Protesters gathered outside City Hall in January as the New Orleans Council debated new Short-Term Rental regulations.

The Alliance for Neighborhood Prosperity filed a suit today in Civil District Court against the city of New Orleans asking for a temporary restraining to bar the City from enforcing new STR rules that expected to be approved at the May 16 City Council meeting. Specifically, the lawsuit seeks to prohibit the ordinance from impacting property owners that obtained licenses and operated legal short-term rentals before the May 2018 moratorium.

The group, mostly comprised of property owners in Orleans Parish who obtained valid permits to rent houses on the short-term rental market prior to the city’s May 2018 moratorium and subsequent changes to the STR ordinances, claims that the city’s new rules will deprive them of their constitutional rights to due process and to “own and enjoy property”.  They are also seeking to permanently stop the city from implementing its new STR regulations that effectively bars them from the local STR market.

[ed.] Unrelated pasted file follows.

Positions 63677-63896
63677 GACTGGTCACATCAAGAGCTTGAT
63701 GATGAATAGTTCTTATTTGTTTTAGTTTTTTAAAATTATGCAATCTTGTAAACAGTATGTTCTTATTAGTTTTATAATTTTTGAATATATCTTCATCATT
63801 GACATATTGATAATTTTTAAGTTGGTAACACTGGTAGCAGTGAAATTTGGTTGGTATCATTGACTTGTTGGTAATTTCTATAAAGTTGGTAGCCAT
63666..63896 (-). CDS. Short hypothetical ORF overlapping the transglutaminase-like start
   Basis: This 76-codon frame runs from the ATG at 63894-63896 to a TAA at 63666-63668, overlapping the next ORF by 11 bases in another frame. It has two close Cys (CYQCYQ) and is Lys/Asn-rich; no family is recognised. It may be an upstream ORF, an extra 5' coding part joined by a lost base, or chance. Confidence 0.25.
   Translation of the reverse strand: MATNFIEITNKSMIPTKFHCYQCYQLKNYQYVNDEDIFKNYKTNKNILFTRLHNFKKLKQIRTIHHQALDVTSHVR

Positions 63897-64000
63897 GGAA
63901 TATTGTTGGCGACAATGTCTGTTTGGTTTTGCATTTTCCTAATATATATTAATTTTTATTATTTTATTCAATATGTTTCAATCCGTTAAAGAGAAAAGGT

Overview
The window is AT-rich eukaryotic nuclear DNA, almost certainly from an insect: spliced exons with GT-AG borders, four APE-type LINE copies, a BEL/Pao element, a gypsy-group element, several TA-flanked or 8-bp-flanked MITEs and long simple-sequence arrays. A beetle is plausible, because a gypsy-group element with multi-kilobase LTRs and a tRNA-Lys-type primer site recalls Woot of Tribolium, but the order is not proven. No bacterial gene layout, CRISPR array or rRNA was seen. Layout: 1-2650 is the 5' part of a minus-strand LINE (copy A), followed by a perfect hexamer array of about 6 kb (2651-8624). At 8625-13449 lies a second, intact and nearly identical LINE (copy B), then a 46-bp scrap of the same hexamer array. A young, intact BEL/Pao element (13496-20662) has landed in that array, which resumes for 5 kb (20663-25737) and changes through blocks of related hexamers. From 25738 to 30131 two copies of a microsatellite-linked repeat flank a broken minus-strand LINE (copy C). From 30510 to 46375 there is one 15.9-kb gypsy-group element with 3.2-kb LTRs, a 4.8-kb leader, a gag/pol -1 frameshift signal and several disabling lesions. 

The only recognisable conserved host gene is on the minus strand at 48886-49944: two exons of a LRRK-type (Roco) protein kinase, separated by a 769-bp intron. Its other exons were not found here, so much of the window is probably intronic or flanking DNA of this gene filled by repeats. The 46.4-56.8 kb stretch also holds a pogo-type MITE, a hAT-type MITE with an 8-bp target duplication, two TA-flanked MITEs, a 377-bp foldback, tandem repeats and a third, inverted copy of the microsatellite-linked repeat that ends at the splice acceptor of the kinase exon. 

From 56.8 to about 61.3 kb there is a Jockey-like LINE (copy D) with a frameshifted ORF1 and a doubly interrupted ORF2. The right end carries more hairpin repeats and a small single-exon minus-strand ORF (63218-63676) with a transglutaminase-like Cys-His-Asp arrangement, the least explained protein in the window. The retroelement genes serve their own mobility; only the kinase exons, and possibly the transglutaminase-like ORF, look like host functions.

A major sticking point of the new STR rules is that property owners with whole-home STR licenses would have to have a homestead exemption for the property and also reside on the same lot. It’s a move property owners say pushes most of them out of the market.

Lately, the short-term rental market has become the scapegoat for the source of the city’s affordable housing crisis. And it seems that the city’s new ordinances has focused an inordinate amount of attention on whole-home rentals, disproportionately impacting local property owners in the process.

Short-term rental proponents are quick to point out that many of whole-home property owners on the STR market are people who live in the city and are now able to augment their income, better maintain their property, pay taxes and contribute to the economy because of short-term rentals. They welcome regulations that provide safeguards and guidelines for the industry, especially the sort that would limit the amount of STR units owned and operated by out-of-town corporations, but they are vehemently opposed to being told how they can or cannot use their property.

However, the ordinance set to be considered by the Council next week favors commercial STR licensees—the sort that operate hotel-like buildings filled with scores of units leased as vacation rentals while ousting local individuals with residential investments in their neighborhoods and community.

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